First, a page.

No matter which option is chosen, utilizing web scraping will definitely bring more progress and efficiency to the organization, so it’s only about deciding what works best for your company.
You’ve written countless articles about ethical web scraping, including a recent LinkedIn post on ‘rebuilding public trust in data gathering’. What does it mean to be an ethical web scraper and how does Oxylabs work to be one?
Data needs to be treated sensitively – there are both legal and moral implications. However, as it happens with all new technologies, there were and unfortunately still are some market players that conduct web scraping for unethical purposes or even in illegal ways. This, of course, does not serve the industry image well. There are also many myths associated with web scraping out of not knowing the technology, for example, people fear that their private data can be affected, while web scraping is only about collecting publicly available data.
We want the industry to earn the public’s trust back, thus we put a lot of emphasis on ethics. We hold ourselves and our partners to very high standards. To us, the ethics of web scraping start with diligently respecting the law: only collecting the data that is publicly available, not downloading copyrighted data. And it goes far beyond those basics.
One of the most important things to consider when choosing a provider for your data acquisition practices is how they acquire proxies. Residential proxies are the only proxy types that are directly linked to the physical devices of actual people. Therefore it’s of utmost importance to make sure that those who participate in the proxy network are well informed and consent to it.
We have developed a grading system for all non-ISP residential proxy acquisition practices in the industry.
The highest-grade Tier A+ means that a platform provides financial reward for end-users in exchange for participation in the residential proxy network. Tier A means that the end-users are also fully informed and consent with the participation in the network, the only difference from Tier A+ is the absence of the financial reward.
We only consider these two proxy acquisition practices ethical, and the majority of our network is composed of tier A+ proxies. This way we ensure that the participants in our proxy network are well informed, and most are even rewarded.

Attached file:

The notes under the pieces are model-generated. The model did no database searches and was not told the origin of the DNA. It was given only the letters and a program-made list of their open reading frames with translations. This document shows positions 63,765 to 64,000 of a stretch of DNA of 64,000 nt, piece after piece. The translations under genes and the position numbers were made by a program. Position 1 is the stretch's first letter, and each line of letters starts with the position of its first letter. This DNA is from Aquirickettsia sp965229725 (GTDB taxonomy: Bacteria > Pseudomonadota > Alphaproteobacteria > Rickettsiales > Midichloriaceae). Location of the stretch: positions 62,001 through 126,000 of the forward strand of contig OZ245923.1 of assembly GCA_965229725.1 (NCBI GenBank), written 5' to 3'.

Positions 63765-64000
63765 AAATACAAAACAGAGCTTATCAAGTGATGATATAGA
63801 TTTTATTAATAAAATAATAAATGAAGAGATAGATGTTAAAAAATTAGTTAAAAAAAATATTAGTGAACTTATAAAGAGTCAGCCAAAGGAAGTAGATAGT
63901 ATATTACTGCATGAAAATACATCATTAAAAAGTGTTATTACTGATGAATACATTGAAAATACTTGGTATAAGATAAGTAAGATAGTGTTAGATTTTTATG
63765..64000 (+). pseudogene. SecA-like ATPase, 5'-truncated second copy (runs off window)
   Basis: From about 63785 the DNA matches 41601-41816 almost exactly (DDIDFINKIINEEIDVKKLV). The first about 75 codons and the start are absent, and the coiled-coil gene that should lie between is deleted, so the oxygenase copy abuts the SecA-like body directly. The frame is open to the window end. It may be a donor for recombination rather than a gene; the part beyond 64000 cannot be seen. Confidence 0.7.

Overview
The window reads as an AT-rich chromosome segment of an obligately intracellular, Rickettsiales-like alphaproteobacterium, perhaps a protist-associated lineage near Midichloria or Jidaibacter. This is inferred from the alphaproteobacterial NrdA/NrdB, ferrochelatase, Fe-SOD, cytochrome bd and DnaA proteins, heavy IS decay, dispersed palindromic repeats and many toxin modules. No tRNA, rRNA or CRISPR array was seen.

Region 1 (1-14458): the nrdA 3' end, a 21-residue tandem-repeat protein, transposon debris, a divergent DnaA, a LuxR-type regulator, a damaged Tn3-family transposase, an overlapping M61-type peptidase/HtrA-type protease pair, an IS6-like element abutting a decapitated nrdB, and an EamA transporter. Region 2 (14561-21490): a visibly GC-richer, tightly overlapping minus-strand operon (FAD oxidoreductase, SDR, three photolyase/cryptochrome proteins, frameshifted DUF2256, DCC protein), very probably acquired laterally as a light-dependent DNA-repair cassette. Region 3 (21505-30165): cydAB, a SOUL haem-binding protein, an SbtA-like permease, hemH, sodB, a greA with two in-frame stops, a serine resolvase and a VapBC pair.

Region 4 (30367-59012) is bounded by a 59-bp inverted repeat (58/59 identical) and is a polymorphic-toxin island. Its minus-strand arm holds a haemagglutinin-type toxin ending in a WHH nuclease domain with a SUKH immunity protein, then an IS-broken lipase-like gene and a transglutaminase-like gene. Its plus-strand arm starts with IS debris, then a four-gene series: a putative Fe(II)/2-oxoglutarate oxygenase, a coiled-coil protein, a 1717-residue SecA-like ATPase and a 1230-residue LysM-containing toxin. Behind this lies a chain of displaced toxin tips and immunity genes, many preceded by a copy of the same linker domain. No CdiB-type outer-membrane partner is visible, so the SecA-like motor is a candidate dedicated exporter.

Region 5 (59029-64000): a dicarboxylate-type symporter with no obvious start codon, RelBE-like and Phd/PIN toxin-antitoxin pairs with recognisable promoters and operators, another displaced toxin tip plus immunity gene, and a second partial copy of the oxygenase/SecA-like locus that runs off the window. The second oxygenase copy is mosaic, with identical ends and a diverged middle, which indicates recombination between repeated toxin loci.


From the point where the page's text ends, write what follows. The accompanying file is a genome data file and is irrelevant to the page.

Oxylabs’s web scraping conference, OxyCon, is back this August. What can attendees expect to engage in this year and where can they sign-up?
OxyCon is an opportunity for the web scraping community to connect and share recent joys and challenges. It’s also a great opportunity to get acquainted with the field for those who are planning to enrich their data collection practices.
We wanted this event to be as universal as possible because there are so many different aspects to data collection. OxyCon’s focus will be divided into three major themes: data collection for business, the future of web data gathering, and web scraping for developers. Participants will be able to navigate through informative presentations by global business leaders, round-table discussions, Q&A sessions and seminars.
Our speakers will investigate public data collection from different angles. They will present how external data is changing the business and why companies should start using it now. They will also talk about the challenges that come with web scraping at scale and offer solutions.
One of the most beloved speakers from the last OxyCon – data consultant and celebrated speaker Allen O’Neill will dive into the topic of data quality, the biggest test for data scientists. Pujaa Rajan, Machine learning (ML) engineer at Stripe and member of the AI&ML advisory board at Oxylabs will share her invaluable experience on building ML infrastructure. Another great speaker - data consultant Adi Andrei, whose experience include gigs with NASA, Unilever, SIXT, British Gas and others will delve into the specific topic of entity detection in parsed HTML.
Anyone interested in more technical issues will hear from those who tackle web scraping challenges every day. The topics will vary from augmenting web scraping with machine learning to best practices of web scraper monitoring.
OxyCon will take place online on 25-26 August. Registration to the event is free and available here.